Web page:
On or around 03/03/2020 (Date of last review)
Filing Date: October 04, 2019
According to the Complaint, Uber purports to be a technology company that primarily facilitates access to rides and meals on demand.
This is a federal securities class action on behalf of a class consisting of all persons and entities other than Defendants who purchased or otherwise acquired Uber securities pursuant and/or traceable to Uber’s Registration Statement issued in connection with Uber’s May 10, 2019 initial public stock offering, seeking to recover compensable damages caused by Defendants’ violations of the Securities Act of 1933.
The Complaint alleges that the Registration Statement was false and/or misleading statements and/or failed to disclose that: (1) at the time of the Offering, Uber was rapidly increasing subsidies for drivers and customer's rides and meals in a bid for market share, which caused the Company's sales and marketing expenses to swell; (2) Defendants were cutting (or planned to cut) costs in key areas that undermined the Company's central growth opportunities; and (3) as a result, Defendants’ statements about Uber’s business, operations, and prospects were materially false and misleading and/or lacked a reasonable basis at all relevant times.
On January 3, 2020, the Court issued an Order appointing Lead Plaintiff and Counsel. Lead Plaintiff filed an amended Complaint on March 3.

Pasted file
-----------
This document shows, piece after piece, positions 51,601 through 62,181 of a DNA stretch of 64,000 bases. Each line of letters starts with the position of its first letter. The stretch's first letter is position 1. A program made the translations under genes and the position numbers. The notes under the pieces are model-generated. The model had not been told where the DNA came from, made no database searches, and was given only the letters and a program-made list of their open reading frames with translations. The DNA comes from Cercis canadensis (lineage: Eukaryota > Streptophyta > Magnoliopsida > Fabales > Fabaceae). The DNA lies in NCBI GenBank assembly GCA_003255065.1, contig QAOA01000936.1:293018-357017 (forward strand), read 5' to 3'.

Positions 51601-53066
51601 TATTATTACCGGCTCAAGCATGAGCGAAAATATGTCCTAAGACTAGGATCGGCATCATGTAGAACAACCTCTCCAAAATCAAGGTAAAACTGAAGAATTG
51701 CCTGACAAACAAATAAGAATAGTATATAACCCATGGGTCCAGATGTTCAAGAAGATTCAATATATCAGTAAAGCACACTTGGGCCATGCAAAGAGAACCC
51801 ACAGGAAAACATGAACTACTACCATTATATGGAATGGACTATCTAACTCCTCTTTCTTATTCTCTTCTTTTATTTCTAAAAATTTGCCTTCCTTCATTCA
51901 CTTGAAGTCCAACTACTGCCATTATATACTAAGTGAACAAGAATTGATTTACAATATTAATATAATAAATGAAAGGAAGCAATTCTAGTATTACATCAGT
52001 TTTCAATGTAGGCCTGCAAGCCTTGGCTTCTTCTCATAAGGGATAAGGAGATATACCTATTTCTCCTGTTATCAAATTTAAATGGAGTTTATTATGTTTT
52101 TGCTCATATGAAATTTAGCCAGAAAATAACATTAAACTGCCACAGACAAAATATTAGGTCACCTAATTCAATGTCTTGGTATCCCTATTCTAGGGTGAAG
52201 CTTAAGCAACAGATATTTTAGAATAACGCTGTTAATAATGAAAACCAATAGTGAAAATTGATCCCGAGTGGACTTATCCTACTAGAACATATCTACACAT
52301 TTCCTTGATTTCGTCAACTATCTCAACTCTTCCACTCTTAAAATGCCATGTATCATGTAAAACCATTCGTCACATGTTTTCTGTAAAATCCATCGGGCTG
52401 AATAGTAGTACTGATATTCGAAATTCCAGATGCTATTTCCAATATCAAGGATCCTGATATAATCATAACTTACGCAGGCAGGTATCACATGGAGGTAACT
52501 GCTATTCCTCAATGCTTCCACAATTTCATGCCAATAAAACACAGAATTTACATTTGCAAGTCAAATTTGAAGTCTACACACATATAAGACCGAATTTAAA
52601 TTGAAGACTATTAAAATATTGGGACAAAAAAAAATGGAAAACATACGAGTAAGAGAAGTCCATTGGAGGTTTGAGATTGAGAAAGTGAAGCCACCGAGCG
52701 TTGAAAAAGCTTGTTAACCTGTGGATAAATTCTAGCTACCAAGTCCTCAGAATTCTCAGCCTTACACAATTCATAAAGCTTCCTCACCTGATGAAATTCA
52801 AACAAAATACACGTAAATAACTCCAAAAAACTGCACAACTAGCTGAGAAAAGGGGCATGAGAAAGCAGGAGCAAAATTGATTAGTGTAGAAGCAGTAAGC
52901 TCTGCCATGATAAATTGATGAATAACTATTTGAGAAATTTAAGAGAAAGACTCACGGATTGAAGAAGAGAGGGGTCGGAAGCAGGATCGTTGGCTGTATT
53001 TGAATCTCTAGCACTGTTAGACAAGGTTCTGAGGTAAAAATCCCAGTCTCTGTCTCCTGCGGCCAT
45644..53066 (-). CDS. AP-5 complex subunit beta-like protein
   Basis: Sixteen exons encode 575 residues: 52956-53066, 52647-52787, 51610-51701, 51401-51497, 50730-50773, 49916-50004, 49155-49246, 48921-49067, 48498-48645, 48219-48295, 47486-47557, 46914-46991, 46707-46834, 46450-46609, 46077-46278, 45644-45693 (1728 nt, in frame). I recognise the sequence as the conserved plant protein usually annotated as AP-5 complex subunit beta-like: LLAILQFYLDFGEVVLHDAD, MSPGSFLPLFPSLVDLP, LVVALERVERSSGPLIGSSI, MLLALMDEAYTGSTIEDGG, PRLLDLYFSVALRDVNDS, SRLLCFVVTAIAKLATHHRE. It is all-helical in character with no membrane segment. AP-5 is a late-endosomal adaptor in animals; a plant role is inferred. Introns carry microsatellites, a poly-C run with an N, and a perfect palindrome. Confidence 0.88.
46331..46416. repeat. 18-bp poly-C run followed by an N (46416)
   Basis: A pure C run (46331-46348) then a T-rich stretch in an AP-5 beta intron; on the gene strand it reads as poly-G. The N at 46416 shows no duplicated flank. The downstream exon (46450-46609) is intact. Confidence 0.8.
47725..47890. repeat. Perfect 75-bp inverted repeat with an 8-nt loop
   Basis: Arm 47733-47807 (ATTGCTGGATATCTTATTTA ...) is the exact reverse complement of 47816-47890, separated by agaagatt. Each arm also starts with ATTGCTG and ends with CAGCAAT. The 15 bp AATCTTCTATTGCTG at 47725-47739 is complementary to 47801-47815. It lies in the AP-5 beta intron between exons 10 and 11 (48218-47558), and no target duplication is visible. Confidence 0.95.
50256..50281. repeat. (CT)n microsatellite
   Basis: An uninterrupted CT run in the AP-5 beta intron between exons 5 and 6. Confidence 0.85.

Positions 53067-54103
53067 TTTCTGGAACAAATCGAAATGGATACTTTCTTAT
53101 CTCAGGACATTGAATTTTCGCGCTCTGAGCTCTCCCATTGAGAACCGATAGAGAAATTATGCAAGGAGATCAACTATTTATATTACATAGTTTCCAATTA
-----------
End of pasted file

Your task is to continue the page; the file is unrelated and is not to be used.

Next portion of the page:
Company & Securities Information
Defendant: Uber Technologies, Inc.
Industry: Software & Programming
Headquarters: United States
Ticker Symbol: UBER
Company Market: New York SE
Market Status: Public (Listed)
About the Company & Securities Data
"Company" information provides the industry and sector classification and headquarters state for the primary company-defendant in the litigation. In general, "Securities" information provides the ticker symbol, market, and market status for the underlying securities at issue in the litigation.
In most cases, the primary company-defendant actually issued the securities that are the subject of the litigation, and the securities information and company information relate to the same entity. In a small subset of cases, however, the primary company-defendant is not the issuer (for example, cases against third party brokers/dealers), and the securities information and company information do not relate to the same entity.
First Identified Complaint
Benjamin Stirratt, et al. v. Uber Technologies, Inc., et al.